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Re: How To: Reduction Gear Oil Change

Posted: Fri Aug 03, 2018 11:44 pm
by greenbaarron
Did this about a month ago@62k miles, the mi/kwh meter has increased from 4.7 to flopping between 5.0 and 5.1. About 950 miles into the fluid change w/ Redline D6. The before estimate was determined over the course of the month preceding. The power pulled from the wall as also decreased by the same. 2011 Leaf.

Re: How To: Reduction Gear Oil Change

Posted: Sat Aug 04, 2018 3:53 pm
by camasleaf
I am at 82,000. I should change it. How many quartets?

Re: How To: Reduction Gear Oil Change

Posted: Sat Aug 04, 2018 4:43 pm
by Nubo
camasleaf wrote:I am at 82,000. I should change it. How many quartets?
You'll need 2 quart bottles. Iirc, the capacity is 1.6 quarts.

Re: How To: Reduction Gear Oil Change

Posted: Sun Aug 19, 2018 4:02 pm
by camasleaf
I replaced the gear oil on our 2011. It was dark in color and felt less viscous than the new Redline D6. Little accumulation on the magnets. After 7 years of no car maintenance I did not realize I did not have the Allen wrench sets anymore. Gave them away to afriend years ago to unblock the garbage disposal. So after removing the tray/shield, I put the wheel back for a day. The next day I was too lazzy to remove the wheel again and did the oil change and put the tray back without jacking the car. I have long hands but I am not a slim guy. A steep driveway helped when I reached for the back bolt on the tray.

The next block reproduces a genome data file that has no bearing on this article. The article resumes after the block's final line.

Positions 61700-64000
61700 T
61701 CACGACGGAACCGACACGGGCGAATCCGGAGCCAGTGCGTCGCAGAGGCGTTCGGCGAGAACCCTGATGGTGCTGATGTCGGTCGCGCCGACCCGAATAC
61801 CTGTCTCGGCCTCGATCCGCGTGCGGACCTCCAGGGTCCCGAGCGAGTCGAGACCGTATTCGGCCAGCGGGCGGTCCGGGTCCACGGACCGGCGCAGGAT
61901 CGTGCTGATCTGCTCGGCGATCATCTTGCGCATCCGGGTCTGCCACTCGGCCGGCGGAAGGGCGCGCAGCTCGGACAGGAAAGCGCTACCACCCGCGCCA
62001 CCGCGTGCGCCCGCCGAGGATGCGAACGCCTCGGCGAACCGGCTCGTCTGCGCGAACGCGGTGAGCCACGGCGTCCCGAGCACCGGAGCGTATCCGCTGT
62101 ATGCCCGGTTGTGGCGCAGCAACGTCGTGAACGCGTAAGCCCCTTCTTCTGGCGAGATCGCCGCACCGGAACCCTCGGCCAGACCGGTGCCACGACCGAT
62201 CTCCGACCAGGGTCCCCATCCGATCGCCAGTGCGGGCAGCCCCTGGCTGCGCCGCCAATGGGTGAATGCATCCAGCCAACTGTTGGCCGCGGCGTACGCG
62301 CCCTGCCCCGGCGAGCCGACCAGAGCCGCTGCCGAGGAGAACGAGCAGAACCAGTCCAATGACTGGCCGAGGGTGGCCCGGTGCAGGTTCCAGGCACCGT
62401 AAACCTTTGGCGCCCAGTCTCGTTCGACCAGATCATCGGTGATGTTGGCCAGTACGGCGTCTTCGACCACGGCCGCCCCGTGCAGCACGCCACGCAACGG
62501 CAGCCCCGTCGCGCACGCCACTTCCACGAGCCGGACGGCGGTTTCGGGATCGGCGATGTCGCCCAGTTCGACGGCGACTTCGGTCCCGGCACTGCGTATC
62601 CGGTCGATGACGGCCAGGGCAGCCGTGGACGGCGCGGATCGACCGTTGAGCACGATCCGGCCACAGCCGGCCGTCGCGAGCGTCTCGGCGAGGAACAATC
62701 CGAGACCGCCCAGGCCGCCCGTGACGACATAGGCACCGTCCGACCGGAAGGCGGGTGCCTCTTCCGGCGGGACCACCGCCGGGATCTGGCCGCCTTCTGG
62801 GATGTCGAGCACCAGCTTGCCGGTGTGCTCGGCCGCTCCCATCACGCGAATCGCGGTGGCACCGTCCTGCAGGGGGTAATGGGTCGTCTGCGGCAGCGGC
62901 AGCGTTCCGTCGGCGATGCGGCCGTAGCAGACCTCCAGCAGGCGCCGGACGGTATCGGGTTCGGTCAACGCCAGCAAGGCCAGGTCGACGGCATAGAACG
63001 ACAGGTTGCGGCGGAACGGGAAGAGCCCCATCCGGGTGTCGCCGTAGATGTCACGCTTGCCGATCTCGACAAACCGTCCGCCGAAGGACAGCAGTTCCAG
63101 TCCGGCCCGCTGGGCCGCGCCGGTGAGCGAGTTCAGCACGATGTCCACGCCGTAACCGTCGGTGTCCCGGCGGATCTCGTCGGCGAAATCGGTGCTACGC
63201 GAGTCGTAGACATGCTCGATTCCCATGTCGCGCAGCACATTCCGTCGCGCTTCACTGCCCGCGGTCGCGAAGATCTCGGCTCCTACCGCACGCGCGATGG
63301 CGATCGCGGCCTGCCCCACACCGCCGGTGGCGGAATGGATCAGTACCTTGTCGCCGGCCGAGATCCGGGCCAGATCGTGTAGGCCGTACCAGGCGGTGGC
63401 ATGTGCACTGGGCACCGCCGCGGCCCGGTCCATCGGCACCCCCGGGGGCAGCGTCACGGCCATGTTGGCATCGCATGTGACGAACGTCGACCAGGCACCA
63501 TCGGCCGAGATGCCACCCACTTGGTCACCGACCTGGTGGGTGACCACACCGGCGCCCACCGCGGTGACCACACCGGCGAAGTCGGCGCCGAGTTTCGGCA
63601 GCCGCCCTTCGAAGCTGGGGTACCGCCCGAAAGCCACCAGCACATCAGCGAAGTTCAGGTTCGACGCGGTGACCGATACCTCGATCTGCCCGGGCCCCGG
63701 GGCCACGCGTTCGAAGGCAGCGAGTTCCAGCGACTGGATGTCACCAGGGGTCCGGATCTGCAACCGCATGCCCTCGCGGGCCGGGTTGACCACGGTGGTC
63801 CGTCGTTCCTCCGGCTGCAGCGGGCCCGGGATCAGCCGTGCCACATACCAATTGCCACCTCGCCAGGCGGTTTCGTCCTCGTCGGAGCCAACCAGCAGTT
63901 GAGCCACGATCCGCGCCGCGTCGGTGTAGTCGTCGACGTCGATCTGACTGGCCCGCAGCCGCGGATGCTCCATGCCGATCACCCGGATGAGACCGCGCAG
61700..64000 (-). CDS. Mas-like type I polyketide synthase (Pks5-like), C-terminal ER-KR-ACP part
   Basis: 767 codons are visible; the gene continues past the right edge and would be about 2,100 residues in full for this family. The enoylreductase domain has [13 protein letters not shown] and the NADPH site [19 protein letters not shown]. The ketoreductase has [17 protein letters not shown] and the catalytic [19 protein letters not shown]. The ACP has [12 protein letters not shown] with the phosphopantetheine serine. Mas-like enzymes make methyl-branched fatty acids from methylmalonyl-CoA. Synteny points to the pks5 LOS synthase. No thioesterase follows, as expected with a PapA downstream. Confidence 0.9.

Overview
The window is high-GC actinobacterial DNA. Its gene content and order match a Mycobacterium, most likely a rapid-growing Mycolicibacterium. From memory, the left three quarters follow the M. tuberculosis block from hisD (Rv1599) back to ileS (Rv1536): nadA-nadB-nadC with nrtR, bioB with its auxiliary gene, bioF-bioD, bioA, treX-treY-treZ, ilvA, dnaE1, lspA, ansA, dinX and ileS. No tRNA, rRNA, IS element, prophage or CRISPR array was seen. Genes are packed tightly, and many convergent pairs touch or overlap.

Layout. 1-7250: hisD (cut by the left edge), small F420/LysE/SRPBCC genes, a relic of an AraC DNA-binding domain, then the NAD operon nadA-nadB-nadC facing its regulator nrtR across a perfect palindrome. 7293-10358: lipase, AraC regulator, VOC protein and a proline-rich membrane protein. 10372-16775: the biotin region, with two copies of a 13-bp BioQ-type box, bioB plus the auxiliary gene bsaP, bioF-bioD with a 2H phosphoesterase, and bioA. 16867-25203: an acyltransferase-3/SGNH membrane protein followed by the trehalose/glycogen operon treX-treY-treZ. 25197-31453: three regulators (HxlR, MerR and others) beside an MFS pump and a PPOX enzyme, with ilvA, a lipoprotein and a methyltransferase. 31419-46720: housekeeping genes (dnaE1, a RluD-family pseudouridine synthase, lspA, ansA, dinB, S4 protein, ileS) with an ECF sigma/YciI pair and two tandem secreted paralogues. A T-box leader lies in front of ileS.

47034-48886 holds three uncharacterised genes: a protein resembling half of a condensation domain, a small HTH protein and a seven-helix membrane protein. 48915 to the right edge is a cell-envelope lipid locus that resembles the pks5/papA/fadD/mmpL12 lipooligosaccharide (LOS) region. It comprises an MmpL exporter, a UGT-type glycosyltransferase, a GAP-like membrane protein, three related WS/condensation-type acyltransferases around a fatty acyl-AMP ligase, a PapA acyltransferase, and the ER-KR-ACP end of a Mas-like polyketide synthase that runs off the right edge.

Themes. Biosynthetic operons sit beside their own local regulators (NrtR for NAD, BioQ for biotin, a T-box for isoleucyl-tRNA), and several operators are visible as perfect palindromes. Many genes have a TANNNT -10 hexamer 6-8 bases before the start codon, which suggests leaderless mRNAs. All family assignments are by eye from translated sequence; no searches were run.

Re: How To: Reduction Gear Oil Change

Posted: Wed Mar 06, 2019 9:24 am
by HRTKD
If I'm understanding this right, the gear reducer in the Leaf is analogous to a transfer case in a 4x4 truck. In my Titan I changed the transfer case fluid (plain old ATF) about every other third engine oil change. The truck was running synthetic engine oil with lab testing at each oil change. The oil change interval was 10,000 miles.

The transfer case was a sealed system but unlike the transmission had no cooling system. The oil after 30,000 miles was downright nasty.

Teflon tape can be used on the threads of the drain/fill plugs. We used that on our transfer case plugs on the trucks with no issues, but eventually I just slapped the plugs back in without any further enhancements. No leakage over 100K miles there.

I'll be doing this fluid change soon. I didn't realize it was something we could maintain so many thanks to the OP of the thread for this information. I have a couple cases of AMSOil synthetic ATF leftover from my Titan that I've been wanting to use up and a couple bottles will work fine for the Leaf.

I have pump spouts on the ATF bottle. So I don't need to use a hose from above. At least I'm hoping it will work out that way.

Re: How To: Reduction Gear Oil Change

Posted: Wed Mar 06, 2019 11:23 am
by powersurge
I did this service at 48K miles..

The fluid was not nasty... It is not like a differential that turns into sludge.. It was in the brown range (from the original red).

You need to do this with the car level. There are 2 ways to do this. One, with the car lifted at 4 points (level).